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The Buddha sometimes described the practice (patipatti) of his teaching as the gradual training (Pali: anupubbasikkhā) because the eightfold path involves a process of mind-body transformation that unfolds over a sometimes lengthy period.
Just as the ocean has a gradual shelf, a gradual slope, a gradual inclination, with a sudden drop-off only after a long stretch, in the same way this discipline of Dhamma (dhamma-vinaya) has a gradual training (anupubbasikkhā), a gradual performance (anupubbakiriyā) , a gradual progression (anupubbapatipadā), with a penetration to gnosis only after a long stretch.— Udana, 5.5
The emphasis on gradual training may be understood by the fact that just as the human habits which give rise to suffering have been built up over a long period of time those same habits similarly take a long time to undo requiring a sustained effort achievable only with a genuine commitment to training.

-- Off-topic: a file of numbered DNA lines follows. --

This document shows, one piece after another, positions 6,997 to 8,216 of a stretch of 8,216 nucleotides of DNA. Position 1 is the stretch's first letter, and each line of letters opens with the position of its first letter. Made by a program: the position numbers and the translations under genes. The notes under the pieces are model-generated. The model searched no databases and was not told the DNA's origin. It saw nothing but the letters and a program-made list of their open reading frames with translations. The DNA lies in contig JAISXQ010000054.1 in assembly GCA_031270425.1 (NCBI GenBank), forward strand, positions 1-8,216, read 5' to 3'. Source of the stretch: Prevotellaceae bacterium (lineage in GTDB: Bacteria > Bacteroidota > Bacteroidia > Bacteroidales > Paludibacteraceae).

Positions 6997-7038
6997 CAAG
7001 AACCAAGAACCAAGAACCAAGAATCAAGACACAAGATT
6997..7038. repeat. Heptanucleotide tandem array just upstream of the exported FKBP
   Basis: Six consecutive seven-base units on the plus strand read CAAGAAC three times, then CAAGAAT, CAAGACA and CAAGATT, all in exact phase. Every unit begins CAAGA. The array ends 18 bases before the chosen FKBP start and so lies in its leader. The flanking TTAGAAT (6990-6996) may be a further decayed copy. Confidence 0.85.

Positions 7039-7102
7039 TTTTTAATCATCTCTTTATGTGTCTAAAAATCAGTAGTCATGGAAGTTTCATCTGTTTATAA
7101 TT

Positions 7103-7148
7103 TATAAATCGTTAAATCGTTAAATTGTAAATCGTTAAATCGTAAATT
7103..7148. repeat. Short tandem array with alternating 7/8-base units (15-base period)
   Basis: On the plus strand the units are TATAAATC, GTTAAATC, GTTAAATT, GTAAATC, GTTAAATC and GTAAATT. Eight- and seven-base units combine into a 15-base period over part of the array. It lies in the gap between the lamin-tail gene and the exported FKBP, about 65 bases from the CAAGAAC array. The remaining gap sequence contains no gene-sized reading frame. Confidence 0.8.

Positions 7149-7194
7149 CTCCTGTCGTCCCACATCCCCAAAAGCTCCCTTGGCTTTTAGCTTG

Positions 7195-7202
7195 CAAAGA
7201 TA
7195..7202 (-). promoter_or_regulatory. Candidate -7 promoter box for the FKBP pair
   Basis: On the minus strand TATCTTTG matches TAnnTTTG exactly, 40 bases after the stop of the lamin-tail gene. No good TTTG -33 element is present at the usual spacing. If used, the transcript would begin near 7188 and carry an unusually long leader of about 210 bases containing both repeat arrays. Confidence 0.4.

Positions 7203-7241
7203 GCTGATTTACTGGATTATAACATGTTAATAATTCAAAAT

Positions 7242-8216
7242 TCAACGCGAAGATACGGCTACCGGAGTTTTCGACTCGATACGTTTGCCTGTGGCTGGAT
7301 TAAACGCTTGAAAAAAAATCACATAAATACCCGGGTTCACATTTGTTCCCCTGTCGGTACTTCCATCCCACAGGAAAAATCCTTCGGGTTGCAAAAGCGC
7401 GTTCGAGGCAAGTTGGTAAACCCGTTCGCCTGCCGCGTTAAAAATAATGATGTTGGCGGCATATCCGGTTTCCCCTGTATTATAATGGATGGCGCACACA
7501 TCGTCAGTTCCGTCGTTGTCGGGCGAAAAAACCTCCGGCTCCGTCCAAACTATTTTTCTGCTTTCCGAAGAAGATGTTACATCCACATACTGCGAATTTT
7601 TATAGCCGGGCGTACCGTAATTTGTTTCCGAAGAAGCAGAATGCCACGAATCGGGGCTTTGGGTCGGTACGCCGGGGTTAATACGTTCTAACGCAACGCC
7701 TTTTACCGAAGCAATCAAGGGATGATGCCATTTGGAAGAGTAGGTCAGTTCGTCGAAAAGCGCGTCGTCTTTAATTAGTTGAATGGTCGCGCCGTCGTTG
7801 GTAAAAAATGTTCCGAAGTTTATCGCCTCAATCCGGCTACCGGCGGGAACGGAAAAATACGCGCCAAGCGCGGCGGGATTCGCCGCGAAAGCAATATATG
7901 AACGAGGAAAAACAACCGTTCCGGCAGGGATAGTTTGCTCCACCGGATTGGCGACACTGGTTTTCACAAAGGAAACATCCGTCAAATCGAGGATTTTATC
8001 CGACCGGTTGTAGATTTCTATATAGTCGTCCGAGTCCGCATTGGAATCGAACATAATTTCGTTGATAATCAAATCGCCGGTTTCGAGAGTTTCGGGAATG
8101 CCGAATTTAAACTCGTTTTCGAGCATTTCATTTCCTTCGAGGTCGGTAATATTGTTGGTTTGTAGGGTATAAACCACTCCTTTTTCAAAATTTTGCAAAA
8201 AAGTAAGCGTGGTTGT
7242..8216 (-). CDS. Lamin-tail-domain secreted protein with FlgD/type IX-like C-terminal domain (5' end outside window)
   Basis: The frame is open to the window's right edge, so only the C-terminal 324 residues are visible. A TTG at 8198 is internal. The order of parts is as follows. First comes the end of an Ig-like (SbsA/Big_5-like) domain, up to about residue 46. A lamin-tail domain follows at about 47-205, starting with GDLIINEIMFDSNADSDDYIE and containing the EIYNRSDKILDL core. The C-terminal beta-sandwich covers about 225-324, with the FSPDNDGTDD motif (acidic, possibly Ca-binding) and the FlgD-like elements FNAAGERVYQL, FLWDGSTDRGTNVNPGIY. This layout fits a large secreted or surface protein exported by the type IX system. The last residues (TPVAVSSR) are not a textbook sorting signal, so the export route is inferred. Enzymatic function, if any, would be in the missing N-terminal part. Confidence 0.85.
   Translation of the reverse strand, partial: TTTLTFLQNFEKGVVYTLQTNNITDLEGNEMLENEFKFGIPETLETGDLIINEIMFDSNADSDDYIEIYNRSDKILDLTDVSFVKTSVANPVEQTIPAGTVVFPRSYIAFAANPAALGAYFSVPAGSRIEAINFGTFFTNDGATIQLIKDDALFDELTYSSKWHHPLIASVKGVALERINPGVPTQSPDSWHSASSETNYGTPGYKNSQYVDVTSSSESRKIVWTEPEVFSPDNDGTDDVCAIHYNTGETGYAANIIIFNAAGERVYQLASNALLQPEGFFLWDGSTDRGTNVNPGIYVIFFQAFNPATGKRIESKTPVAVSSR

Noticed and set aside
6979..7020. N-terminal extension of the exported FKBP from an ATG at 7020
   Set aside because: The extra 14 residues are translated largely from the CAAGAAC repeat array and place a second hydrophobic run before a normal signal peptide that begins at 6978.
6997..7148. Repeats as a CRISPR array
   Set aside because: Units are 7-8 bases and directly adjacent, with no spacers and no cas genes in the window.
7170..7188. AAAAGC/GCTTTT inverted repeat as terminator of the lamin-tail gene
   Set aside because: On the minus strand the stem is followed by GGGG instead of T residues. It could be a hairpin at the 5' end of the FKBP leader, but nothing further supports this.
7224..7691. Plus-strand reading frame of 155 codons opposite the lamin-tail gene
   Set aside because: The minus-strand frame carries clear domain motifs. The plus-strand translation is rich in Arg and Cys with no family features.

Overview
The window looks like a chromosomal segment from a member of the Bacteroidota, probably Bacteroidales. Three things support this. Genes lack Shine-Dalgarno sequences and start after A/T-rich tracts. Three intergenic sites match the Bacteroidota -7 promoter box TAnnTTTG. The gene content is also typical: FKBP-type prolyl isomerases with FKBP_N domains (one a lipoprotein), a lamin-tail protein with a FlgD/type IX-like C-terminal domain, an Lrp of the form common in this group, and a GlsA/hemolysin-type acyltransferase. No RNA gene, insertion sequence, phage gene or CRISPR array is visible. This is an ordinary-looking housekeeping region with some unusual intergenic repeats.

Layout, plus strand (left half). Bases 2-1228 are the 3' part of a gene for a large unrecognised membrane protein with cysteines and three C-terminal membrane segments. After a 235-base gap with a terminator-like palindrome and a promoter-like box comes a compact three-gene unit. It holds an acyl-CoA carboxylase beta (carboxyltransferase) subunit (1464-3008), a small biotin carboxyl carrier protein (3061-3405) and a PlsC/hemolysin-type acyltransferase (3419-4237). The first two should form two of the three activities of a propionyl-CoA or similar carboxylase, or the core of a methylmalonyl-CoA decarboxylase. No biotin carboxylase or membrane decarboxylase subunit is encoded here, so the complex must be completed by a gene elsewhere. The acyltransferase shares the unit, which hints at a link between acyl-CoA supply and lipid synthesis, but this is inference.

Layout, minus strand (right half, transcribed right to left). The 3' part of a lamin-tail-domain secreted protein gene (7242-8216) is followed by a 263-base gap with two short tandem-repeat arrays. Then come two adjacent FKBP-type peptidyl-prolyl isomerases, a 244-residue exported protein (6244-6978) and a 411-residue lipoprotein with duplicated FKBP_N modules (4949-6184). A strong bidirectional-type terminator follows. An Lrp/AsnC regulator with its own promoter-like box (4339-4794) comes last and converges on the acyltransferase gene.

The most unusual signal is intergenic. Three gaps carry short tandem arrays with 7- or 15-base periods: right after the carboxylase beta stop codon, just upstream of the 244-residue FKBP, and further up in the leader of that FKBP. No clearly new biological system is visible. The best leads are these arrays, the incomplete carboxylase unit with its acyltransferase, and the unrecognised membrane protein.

- Bullitt, John T. (2005). Dhamma. Retrieved 2007-11-08 from "Access to Insight" at http://www.accesstoinsight.org/ptf/dhamma/index.html.
- Ñāṇamoli, Bhikkhu (trans.) & Bodhi, Bhikkhu (ed.) (2001). The Middle-Length Discourses of the Buddha: A Translation of the Majjhima Nikāya. Boston: Wisdom Publications. ISBN 0-86171-072-X.
- Nyanatiloka (1980). Buddhist Dictionary: Manual of Buddhist Terms and Doctrines. Kandy, Sri Lanka: Buddhist Publication Society. ISBN 955-24-0019-8. Retrieved 2007-11-10 from "BuddhaSasana" at http://www.budsas.org/ebud/bud-dict/dic_idx.htm.
- Thanissaro Bhikkhu (trans.) (1998). Kutthi Sutta: The Leper (Ud. 5.3). Retrieved 2007-11-12 from "Access to Insight" at http://www.accesstoinsight.org/tipitaka/kn/ud/ud.5.03.than.html.
- Walshe, Maurice (1995). The Long Discourses of the Buddha: A Translation of the Dīgha Nikāya. Boston: Wisdom Publications. ISBN 0-86171-103-3.
"The Factors of the Gradual Training As Found in Various Suttas" table by Leigh Brasington
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